As Ford Authority reported back in May, Ford plans on electrifying its entire North American lineup at an as-yet-undetermined point in the future. Ford has already committed to going all-electric with its European passenger vehicle lineup by 2030, but commercial vehicles and heavier trucks are a bit of a wild card, as battery technology isn’t quite at the point where it’s feasible for use in those applications. This is also true of the Ford Super Duty, which as Ford Authority reported last November, won’t be going electric anytime soon. And, as it turns out, Ford Super Duty owners won’t be easy to convert if it ever does, according to new research from environmental activist group Coltura.
The report, titled “Gasoline Superusers,” sought to discover what it might take to convince drivers in the top 10 percent of gasoline consumption to switch to an electric vehicle. The organization believes that getting these superusers into EVs as quickly as possible is the key to hitting current climate goals, as they’re responsible for nearly one-third of the gasoline consumed in the U.S. each year, while the top 20 percent of gasoline users burn 48 percent.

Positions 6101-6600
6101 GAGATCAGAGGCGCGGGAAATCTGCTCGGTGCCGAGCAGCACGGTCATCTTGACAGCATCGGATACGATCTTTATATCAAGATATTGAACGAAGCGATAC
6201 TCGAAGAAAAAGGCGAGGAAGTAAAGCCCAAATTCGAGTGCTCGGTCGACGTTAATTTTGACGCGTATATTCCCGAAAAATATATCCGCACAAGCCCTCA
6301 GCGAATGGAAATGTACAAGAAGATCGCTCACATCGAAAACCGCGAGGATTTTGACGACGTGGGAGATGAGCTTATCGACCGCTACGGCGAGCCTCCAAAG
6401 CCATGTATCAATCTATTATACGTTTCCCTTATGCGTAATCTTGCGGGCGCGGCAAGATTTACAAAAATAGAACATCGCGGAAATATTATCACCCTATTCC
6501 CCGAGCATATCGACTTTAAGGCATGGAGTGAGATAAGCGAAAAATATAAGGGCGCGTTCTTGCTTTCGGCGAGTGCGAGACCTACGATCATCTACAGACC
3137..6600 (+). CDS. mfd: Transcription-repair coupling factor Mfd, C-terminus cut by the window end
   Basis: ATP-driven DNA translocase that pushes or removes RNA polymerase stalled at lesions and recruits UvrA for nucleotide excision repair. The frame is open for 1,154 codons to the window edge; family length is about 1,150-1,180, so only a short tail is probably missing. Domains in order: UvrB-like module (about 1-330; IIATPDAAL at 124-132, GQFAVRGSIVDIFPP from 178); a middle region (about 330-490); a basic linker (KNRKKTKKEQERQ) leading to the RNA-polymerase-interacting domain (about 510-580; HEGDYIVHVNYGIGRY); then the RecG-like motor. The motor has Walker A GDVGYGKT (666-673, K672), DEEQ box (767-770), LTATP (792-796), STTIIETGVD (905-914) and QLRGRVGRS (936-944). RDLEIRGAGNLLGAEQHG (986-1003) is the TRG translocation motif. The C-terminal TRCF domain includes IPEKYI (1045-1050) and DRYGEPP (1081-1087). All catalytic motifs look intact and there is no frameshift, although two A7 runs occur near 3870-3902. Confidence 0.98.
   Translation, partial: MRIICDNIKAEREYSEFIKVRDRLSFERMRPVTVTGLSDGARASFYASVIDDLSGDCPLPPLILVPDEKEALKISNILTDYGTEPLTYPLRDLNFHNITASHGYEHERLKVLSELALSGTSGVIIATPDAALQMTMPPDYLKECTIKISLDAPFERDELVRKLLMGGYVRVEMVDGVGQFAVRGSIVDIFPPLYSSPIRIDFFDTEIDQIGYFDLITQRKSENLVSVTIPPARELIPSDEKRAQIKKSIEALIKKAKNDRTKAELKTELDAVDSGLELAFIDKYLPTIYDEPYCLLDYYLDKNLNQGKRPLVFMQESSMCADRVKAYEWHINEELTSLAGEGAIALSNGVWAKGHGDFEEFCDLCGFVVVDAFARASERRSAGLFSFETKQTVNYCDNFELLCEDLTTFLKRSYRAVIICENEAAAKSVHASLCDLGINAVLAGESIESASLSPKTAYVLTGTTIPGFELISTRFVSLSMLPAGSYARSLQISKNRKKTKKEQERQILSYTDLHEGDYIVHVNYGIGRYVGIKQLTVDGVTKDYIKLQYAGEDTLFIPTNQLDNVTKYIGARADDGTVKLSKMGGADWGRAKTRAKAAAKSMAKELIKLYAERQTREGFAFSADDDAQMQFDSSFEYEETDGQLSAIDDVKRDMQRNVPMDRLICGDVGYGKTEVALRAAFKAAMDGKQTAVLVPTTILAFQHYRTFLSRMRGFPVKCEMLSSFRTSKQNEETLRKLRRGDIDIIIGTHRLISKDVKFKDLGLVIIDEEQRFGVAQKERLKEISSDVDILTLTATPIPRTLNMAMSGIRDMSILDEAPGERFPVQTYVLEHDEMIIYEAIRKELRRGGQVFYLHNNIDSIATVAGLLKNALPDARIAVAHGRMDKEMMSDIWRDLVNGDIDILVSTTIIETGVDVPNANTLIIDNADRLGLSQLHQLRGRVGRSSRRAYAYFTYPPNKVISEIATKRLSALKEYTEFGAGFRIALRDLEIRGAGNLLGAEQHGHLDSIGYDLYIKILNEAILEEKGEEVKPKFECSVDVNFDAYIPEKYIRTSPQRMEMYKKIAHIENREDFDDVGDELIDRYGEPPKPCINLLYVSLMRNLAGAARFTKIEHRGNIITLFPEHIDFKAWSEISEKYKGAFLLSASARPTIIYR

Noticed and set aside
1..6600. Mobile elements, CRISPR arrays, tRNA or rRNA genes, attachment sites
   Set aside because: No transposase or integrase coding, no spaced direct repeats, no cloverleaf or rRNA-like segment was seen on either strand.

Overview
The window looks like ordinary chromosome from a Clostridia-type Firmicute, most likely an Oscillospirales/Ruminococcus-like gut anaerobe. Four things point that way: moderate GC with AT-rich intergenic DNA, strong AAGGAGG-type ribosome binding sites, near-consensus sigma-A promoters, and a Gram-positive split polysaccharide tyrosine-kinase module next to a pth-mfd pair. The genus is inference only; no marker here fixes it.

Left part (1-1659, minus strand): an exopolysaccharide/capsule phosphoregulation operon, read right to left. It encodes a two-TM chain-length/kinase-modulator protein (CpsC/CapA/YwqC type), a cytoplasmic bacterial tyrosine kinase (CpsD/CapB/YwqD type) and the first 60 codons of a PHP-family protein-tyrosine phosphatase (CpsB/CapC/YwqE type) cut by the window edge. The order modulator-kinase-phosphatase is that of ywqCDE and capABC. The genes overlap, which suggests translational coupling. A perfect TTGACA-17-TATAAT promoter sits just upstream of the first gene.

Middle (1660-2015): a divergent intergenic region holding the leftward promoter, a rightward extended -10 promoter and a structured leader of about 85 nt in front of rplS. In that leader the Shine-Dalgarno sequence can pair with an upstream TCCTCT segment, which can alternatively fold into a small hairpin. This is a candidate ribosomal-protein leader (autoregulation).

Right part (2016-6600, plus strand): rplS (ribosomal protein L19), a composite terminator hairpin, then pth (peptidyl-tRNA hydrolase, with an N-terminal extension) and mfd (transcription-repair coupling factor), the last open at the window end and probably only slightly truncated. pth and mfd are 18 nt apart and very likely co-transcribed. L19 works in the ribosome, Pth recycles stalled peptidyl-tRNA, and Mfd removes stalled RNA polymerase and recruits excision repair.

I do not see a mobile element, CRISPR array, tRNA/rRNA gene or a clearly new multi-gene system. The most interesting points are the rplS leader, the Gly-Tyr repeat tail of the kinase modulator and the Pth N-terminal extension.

Coltura’s research found that these superusers consume, on average, more than 1,000 gallons of gas per year, and cover three times the number of miles an average driver does. They’re also more likely to drive a pickup truck or SUV, live in a rural area that might require driving longer distances, and have similar incomes to the average of the general U.S. population. However, those folks also spend around eight percent of their incomes on gas, which is more than double what the average driver spends.
For these reasons, Coltura believes that government EV incentives should be revised to focus on gasoline consumption, rather than providing consistent tax breaks or rebates across the board. It believes that targeting gasoline superusers will reduce consumption and emissions at a faster rate, to boot.
“The current flat EV incentives are being used primarily by higher-income drivers who tend not to use much gasoline,” said Janelle London, co-author of the report and the co-executive director of Coltura.
“The people who use the most gasoline are more evenly spread across the income spectrum, and many lower-income gasoline superusers spend upwards of 20 percent of their household income on gasoline. It’s more equitable as well as more efficient to give these drivers the biggest incentives to switch to EVs.”
Even though Ford expects EVs to account for 30 percent of the full-size truck segment by 2030, the biggest obstacle to converting Ford Super Duty owners to EV owners is, of course, the limitations of EVs themselves. Towing or hauling heavy loads, as many Super Duty owners do, significantly reduces the driving range of current electric vehicles. Couple that with the lack of charging infrastructure in rural areas and the long distances many owners drive on a regular basis, and EVs will certainly be a tough sell for owners of larger trucks for the foreseeable future.